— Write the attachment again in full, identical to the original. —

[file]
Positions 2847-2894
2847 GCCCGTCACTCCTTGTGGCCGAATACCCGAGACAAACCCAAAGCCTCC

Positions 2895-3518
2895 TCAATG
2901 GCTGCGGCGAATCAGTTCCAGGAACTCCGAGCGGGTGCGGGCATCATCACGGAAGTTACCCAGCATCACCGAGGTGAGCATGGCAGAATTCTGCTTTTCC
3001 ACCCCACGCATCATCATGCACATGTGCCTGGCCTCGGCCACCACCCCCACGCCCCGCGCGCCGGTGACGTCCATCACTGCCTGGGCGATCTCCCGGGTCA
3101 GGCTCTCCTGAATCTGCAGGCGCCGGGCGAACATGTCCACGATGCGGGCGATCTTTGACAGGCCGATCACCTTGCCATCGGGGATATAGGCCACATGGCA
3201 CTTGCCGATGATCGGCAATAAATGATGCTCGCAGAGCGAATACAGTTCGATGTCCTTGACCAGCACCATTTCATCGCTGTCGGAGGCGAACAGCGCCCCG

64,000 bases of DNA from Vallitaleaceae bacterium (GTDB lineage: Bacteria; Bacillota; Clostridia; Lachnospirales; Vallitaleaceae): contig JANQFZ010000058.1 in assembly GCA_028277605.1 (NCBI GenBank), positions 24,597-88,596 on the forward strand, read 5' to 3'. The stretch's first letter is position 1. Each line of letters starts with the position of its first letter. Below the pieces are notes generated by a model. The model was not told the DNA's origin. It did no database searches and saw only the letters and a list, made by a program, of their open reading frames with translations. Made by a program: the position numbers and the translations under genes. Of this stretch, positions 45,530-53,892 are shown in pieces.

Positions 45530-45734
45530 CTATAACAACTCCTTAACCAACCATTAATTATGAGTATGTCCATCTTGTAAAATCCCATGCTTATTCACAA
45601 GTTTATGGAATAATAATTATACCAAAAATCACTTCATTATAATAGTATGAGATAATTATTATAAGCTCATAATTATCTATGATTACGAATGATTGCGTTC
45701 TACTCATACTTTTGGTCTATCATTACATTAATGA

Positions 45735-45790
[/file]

Positions 2847-2894
2847 GCCCGTCACTCCTTGTGGCCGAATACCCGAGACAAACCCAAAGCCTCC

Positions 2895-3518
2895 TCAATG
2901 GCTGCGGCGAATCAGTTCCAGGAACTCCGAGCGGGTGCGGGCATCATCACGGAAGTTACCCAGCATCACCGAGGTGAGCATGGCAGAATTCTGCTTTTCC
3001 ACCCCACGCATCATCATGCACATGTGCCTGGCCTCGGCCACCACCCCCACGCCCCGCGCGCCGGTGACGTCCATCACTGCCTGGGCGATCTCCCGGGTCA
3101 GGCTCTCCTGAATCTGCAGGCGCCGGGCGAACATGTCCACGATGCGGGCGATCTTTGACAGGCCGATCACCTTGCCATCGGGGATATAGGCCACATGGCA
3201 CTTGCCGATGATCGGCAATAAATGATGCTCGCAGAGCGAATACAGTTCGATGTCCTTGACCAGCACCATTTCATCGCTGTCGGAGGCGAACAGCGCCCCG

64,000 bases of DNA from Vallitaleaceae bacterium (GTDB lineage: Bacteria; Bacillota; Clostridia; Lachnospirales; Vallitaleaceae): contig JANQFZ010000058.1 in assembly GCA_028277605.1 (NCBI GenBank), positions 24,597-88,596 on the forward strand, read 5' to 3'. The stretch's first letter is position 1. Each line of letters starts with the position of its first letter. Below the pieces are notes generated by a model. The model was not told the DNA's origin. It did no database searches and saw only the letters and a list, made by a program, of their open reading frames with translations. Made by a program: the position numbers and the translations under genes. Of this stretch, positions 45,530-53,892 are shown in pieces.

Positions 45530-45734
45530 CTATAACAACTCCTTAACCAACCATTAATTATGAGTATGTCCATCTTGTAAAATCCCATGCTTATTCACAA
45601 GTTTATGGAATAATAATTATACCAAAAATCACTTCATTATAATAGTATGAGATAATTATTATAAGCTCATAATTATCTATGATTACGAATGATTGCGTTC
45701 TACTCATACTTTTGGTCTATCATTACATTAATGA

Positions 45735-45790